2013 set to ramp up the bitterness
As another Christmas passes and 2012 draws to a close it is hard to escape the conclusion the ancient hope for peace on earth and goodwill among men and women everywhere is as far away as ever.
The past 365 days have been marred by civil wars such as the one still raging in Syria, simmering conflicts such as the one between the Israelis and the Palestinians, rising tensions in our immediate neighbourhood with territorial disputes in the South China Sea, and disasters both natural and man-made.
Global economic calamity has also threatened with many European economies still teetering in the wake of the global financial crisis and the US counting down to its much-debated ''fiscal-cliff''.
Closer to home we have seen signs that Australia's resource-driven economic miracle is running out of puff and, as a result, an already embattled Gillard government has shelved its promised budget surplus in 2013.
Capping off a year that seemed to set a new benchmark for spite on both sides of the political mainstream, the government's sensible decision was seized upon with glee by an opposition that had been calling for exactly that for months.
Accusations of misogyny, shameless displays of hypocrisy, the Craig Thomson scandal, the allegations against Peter Slipper and the AWU affair have made for an ignoble year in federal politics - a year that began with the ugly image of the Prime Minister, Julia Gillard, being dragged away from tent embassy protesters by police and security staff.
The acrimony and bitterness of 2012 will, if anything, escalate in the year to come given a federal election must be fought and won by November 30, 2013. Considering their respective popularity, or lack of it, this means neither Ms Gillard, nor Opposition Leader Tony Abbott, can afford to be complacent about their leadership.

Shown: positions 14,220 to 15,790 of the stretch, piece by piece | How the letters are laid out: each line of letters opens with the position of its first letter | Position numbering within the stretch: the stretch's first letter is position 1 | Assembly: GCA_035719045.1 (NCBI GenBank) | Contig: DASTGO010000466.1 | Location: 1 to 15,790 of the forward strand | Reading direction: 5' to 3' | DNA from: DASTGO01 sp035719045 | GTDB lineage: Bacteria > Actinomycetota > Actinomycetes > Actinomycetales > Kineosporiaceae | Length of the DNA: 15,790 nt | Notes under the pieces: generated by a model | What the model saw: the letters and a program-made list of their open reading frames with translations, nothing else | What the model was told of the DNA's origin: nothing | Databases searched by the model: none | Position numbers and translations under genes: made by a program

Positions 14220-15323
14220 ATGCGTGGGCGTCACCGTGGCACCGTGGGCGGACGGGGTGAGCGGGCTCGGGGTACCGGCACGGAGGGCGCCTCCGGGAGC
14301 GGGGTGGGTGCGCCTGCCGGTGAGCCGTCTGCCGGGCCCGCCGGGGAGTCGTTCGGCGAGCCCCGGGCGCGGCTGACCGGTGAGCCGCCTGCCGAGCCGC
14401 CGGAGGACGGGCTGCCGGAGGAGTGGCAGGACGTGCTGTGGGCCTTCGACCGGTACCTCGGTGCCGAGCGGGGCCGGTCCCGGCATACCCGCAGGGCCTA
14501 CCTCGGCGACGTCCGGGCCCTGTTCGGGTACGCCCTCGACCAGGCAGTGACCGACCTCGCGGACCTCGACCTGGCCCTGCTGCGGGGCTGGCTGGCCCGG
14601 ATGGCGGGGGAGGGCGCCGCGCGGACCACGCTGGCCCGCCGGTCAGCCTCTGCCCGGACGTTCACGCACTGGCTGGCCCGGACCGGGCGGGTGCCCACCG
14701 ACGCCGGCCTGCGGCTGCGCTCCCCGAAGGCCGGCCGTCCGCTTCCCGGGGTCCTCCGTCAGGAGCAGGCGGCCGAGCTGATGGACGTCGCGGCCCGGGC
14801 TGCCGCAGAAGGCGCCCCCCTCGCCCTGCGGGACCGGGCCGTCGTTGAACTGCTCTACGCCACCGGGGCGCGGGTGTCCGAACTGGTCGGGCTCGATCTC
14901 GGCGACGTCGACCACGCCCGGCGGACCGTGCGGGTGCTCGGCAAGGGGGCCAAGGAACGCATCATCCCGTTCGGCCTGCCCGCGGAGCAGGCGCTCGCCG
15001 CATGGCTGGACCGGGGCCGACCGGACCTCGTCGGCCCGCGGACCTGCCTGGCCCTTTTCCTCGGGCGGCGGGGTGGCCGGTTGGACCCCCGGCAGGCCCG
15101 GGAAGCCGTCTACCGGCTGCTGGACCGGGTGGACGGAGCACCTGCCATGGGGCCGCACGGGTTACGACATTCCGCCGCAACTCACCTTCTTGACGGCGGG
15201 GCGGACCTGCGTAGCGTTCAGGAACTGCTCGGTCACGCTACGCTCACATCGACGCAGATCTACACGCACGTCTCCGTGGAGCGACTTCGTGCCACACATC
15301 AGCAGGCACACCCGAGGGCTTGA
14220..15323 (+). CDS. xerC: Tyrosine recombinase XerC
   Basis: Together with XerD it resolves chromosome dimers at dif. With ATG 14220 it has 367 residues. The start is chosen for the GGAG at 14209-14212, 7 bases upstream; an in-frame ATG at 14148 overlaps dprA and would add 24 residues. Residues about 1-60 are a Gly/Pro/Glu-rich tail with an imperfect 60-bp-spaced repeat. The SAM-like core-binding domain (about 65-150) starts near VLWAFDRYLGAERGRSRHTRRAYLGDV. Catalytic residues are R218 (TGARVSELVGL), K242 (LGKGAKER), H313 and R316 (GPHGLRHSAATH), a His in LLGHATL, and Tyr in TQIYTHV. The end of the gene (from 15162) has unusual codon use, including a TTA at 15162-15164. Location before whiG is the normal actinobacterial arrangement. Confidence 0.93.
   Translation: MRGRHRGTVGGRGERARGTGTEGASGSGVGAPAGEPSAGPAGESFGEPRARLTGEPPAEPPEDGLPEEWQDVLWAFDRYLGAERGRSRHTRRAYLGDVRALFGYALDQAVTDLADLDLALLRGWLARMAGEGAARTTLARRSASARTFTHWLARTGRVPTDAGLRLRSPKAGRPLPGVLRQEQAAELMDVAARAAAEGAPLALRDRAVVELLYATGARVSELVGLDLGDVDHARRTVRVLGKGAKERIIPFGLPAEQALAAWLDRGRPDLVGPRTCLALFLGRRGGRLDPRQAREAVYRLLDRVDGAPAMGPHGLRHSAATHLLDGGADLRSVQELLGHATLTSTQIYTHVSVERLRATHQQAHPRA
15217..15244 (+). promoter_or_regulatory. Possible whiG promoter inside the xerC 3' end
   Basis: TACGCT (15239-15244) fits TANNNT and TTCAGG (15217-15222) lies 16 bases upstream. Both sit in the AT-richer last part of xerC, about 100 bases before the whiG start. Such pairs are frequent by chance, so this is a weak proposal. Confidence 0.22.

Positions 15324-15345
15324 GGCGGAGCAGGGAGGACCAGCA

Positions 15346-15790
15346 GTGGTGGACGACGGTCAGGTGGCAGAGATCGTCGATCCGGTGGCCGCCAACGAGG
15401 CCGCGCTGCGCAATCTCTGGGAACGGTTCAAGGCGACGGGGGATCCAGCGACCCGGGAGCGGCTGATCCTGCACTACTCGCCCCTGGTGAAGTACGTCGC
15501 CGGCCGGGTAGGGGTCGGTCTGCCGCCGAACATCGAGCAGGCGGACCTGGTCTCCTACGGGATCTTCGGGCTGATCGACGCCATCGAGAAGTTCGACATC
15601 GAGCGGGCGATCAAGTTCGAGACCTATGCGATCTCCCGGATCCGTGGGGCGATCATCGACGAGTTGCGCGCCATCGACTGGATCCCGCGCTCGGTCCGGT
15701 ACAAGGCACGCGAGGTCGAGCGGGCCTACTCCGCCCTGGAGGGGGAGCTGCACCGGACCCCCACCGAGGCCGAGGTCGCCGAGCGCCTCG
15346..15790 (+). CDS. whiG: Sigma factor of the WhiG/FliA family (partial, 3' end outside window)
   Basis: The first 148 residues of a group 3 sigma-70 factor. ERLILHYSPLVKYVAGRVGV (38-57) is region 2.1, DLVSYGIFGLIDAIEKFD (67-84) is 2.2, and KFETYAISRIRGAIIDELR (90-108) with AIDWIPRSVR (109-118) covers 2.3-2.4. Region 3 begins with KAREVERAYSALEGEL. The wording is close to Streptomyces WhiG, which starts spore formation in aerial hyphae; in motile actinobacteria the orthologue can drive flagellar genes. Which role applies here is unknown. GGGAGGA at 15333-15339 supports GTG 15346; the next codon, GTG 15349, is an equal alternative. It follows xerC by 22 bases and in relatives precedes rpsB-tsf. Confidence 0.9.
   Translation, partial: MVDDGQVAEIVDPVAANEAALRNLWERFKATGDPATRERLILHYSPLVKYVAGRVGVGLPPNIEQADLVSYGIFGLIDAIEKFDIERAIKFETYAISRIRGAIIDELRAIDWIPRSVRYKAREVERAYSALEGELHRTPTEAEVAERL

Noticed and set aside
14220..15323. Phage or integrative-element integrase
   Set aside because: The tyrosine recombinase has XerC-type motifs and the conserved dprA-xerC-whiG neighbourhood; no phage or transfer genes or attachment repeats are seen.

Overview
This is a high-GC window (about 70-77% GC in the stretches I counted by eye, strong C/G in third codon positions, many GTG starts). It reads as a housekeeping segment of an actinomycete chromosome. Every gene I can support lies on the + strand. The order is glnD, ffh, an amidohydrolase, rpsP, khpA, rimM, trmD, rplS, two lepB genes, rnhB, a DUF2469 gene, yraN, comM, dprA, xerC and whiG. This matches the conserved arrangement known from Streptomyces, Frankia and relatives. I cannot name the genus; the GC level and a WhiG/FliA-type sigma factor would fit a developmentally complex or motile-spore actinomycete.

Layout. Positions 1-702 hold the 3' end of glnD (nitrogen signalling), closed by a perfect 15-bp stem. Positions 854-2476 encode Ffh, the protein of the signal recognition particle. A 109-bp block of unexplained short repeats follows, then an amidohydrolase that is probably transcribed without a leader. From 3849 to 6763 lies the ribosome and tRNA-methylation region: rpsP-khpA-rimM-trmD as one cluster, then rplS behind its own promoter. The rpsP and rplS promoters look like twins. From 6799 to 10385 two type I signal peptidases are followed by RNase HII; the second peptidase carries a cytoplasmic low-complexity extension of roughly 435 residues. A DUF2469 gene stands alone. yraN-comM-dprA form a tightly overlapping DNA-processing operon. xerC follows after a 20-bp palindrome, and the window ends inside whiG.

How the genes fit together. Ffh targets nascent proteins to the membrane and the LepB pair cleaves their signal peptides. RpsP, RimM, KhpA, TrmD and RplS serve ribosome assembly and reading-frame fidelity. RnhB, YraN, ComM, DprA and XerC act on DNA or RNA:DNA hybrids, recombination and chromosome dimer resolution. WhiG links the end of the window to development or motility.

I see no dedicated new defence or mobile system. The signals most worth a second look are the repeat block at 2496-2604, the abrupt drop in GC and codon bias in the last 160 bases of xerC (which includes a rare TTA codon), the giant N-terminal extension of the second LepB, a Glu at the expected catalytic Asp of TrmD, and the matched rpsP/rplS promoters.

And while many in the Coalition are quietly confident they will occupy the government benches this time next year, the Liberals and Nationals have offered little concrete proof they would do a better job than the current minority government.
That certainly proved the case when the ACT went to the polls in October. Labor was returned with barely a mandate - the narrow margin setting Chief Minister Katy Gallagher quite a challenge: governing for the half of the electorate that did not support Labor as well as the 50 per cent that did.
Across the Pacific, Barack Obama also won re-election as much due to the lack of a credible Republican alternative as on his own accomplishments. On matters military, 2013 will mark the withdrawal of most Australian soldiers from Afghanistan. This is expected to be welcomed by a populace that has long questioned the ongoing sacrifice of courageous young Australians on the altar of the US alliance.
It was not, however, all doom and gloom in 2012. The London Olympics, while short on swimming gold for Australia, were a success, proving again that the British are often at their best when things are at their worst. The island kingdom also had reason to celebrate as Queen Elizabeth II marked the 60th anniversary of her reign.
A party is also on the cards for Canberrans in 2013 with some exciting plans in place to celebrate the centenary of the national capital.
And perhaps we should be grateful we're around to party at all. The prophets of doom were dudded when the world did not end on December 21 in accordance with what was falsely claimed to be an ancient Mayan prophecy. But we can expect to hear more from them in the lead-up to February 15, 2013, when Asteroid DA14 is due to pass within 35,000 kilometres of the blue planet.
The only thing that can be said with any certainty about 2013 is that challenges - the known and the unknown - lie ahead, each promising success and potential despair.
We leave our readers with two observations worthy of contemplation as the sun sets on 2012 and a new year dawns.
The first is from Marcus Aurelius, the Roman emperor: ''Nothing happens to anyone that they are not formed by nature to bear.''
The second is from the Australian poet, Adam Lindsay Gordon: ''Life is mostly froth and bubble, Two things stand like stone, Kindness in another's trouble, Courage in your own.''